Marcus’ main injunction is not to value the benefits you might receive as a result, but is that good enough? Do we instead have an obligation not to receive them at all? We might fall back on a distinction between what’s up to and not up to us, but that doesn’t seem to resolve the conflict satisfactorily to me. Marcus seems to have resolved it for himself, however. As the closing lines of this chapter speak to keeping care of the δαίμων inside.

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Either way, some decided food for thought. How do such ethical obligations extend to our activities in the polis? Should they at all? How far do those obligations go? Is it appropriate to use the polis to shape the moral discussion of others, to compel if not their thoughts (although there are some who do aim at this) at least their deeds?

A modern Stoic political theory is something which would be interesting to read. I’m not yet ready to write anything firmly in this topic, as I suspect I would be too inclined to use Stoicism to support my political commitments. From what I’ve read of others, this is true of them too.

Hopefully soon, we’ll have enough folks with enough progress under their belts to begin to discuss Stoic politics qua Stoics, and not as some other -ist or -ism.

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If you’ve found some value in the posts here, I humbly request you consider supporting the blog on Patreon. Thank you for your readership.


Part of Michel Daw’s Reading Plan of Marcus’Meditations.

ἰώ, ἰὼ Σατουρνάλια φίλες και φίλοι!

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The traditional festival culminating in the winter solstice is upon us.  Massimo, my friend Yannos, and a few others have shared this article, and I thought you might like to see it also.  I would recommend Yannos’ post especially, (you may need to use FB’s translate function) for a more in-depth look at the festival than the linked article provides.

Yannos is a wealth of knowledge, and the online Stoic community is fortunate to have him.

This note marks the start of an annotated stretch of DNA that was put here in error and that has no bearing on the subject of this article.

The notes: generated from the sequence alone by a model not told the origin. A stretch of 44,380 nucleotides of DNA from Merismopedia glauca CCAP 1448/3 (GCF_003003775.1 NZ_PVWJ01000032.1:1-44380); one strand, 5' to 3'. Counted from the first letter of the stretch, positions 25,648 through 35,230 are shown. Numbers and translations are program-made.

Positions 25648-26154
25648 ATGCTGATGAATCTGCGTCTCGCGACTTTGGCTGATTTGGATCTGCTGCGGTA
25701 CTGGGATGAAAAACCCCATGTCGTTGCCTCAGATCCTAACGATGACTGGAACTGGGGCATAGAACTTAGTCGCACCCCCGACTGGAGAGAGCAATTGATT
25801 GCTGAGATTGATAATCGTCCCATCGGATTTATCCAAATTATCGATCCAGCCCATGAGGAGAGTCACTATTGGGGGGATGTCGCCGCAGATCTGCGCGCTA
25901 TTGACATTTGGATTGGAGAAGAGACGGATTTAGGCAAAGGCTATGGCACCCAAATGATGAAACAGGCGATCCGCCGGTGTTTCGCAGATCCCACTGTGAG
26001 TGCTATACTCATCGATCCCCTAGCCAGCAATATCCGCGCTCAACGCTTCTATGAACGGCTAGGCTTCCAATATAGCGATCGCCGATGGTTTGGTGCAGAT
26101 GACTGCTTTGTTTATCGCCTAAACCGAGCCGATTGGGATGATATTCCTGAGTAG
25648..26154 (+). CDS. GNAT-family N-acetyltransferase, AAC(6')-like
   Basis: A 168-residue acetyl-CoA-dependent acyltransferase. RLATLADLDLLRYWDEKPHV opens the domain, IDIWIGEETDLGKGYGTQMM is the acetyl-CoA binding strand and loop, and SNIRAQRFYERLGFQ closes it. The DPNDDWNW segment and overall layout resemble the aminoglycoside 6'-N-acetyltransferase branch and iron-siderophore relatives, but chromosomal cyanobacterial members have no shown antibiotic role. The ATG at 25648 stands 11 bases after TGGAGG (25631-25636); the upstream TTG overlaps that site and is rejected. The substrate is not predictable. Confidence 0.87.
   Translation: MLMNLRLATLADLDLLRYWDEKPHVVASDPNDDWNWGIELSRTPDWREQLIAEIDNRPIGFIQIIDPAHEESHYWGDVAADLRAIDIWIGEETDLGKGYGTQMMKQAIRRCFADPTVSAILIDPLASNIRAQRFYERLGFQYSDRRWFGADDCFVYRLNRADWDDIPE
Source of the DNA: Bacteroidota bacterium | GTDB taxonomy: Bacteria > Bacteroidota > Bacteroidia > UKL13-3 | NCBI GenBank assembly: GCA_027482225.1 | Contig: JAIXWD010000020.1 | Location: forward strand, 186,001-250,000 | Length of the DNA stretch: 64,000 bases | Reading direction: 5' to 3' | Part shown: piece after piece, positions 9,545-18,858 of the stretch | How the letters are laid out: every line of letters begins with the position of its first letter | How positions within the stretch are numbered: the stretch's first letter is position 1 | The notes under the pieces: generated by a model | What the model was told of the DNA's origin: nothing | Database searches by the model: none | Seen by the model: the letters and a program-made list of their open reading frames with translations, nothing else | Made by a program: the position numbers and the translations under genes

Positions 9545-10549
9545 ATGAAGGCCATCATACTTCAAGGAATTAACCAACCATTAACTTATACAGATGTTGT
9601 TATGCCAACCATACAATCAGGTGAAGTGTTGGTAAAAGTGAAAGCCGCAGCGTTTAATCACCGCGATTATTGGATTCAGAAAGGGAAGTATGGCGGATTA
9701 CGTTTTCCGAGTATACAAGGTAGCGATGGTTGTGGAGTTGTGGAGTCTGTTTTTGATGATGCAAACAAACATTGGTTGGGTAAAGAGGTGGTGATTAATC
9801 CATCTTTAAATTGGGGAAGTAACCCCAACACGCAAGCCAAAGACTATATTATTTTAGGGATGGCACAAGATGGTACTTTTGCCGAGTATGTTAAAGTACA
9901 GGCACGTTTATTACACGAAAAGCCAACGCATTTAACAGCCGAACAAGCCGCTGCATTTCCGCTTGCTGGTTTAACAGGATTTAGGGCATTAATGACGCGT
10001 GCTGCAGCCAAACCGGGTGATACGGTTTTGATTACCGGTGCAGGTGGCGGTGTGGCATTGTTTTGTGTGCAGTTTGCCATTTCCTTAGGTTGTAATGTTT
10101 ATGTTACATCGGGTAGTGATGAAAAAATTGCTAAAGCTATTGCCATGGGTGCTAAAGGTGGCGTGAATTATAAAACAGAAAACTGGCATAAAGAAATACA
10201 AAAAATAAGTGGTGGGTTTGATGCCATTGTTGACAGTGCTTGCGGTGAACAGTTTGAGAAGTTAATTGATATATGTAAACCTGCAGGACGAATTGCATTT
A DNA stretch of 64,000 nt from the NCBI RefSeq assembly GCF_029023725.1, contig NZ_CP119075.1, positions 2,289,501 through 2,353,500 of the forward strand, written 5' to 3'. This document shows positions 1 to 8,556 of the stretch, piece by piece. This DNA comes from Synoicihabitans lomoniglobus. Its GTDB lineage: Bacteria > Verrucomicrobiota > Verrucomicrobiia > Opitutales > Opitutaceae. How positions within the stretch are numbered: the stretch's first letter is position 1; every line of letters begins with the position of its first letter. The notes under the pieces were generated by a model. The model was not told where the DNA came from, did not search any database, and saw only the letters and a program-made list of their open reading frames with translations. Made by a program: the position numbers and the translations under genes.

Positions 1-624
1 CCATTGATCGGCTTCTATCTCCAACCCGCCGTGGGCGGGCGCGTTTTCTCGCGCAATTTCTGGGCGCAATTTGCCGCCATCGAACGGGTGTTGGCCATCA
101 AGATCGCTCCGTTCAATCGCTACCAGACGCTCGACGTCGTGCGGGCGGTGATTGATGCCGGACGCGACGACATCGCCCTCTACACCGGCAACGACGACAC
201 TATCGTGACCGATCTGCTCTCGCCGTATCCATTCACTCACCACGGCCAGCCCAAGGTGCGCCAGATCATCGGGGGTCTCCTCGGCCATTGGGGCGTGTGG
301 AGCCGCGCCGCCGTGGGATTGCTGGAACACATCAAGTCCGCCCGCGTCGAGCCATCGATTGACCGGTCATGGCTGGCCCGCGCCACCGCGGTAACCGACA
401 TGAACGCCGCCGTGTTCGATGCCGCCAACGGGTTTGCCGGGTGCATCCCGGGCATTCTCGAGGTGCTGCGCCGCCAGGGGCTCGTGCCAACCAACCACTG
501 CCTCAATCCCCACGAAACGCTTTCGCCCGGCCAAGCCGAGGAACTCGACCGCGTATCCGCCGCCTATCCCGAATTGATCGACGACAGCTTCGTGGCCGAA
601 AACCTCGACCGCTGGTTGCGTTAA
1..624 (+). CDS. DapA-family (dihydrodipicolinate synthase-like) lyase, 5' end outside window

How to Celebrate the Saturnalia!

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MMRP: Book III, Chapters 3-4

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Image result for heraclitusWe have two topics today, both dealing with speculation and the color of our thoughts. In the first, Marcus lists some of the paragons of the mind on classical antiquity: Hippocrates, Heraclitus, et al. Despite how these contributed to the social weal, they passed away. There’s a tinge of irony here, in some of these deaths as well: the manner or context of their dying contrasted with the focus of their study, or speculation.  Marcus is using this a meditation on death and on meaning.  We might spend a significant portion of our time speculating on (for his concern and ours) virtue, yet the sand continues to trickle through the hour glass, and we have no idea how much is left.

Heraclitus’ work has only come down to us as a series of fragments, and indirectly as the underpinning for Stoic physics.  If you are not familiar with these, I would recommend them to you.  It’s a refreshing change pace, and for me personally seems to speak to the parts of the mind that respond to symbol and allegory.  It has a sort of Zen or Daoist feel to it which I can appreciate.

The second topic today is a bit more practical, and speaks to the quality of our own thoughts. Impressions are presented to the mind’s ruling faculty without effort or control. How we handle those, however, is within our control. This recurring theme in Stoic practice: internal dialogue, is how we process and handle our internal environment. The phrase “a rich internal life” is often used, and this is one window into that. Most of the time, if I’m not consciously working on monitoring my thoughts, the internal dialogue seems to go of its own volition, like a program, running through subroutines and programs that I’ve encoded through decades of judgments.

We must remember, however, that our emotions are (either) the result of judgments or judgments themselves.  I’m inclined to the former interpretation.  So monitoring this stream, and making changes there, is incredibly important.  Eking out the tiny bit of time between an impression and the result of a faulty judgment is difficult, but it’s way easier in my opinion than correcting a false assent and turning that emotion around.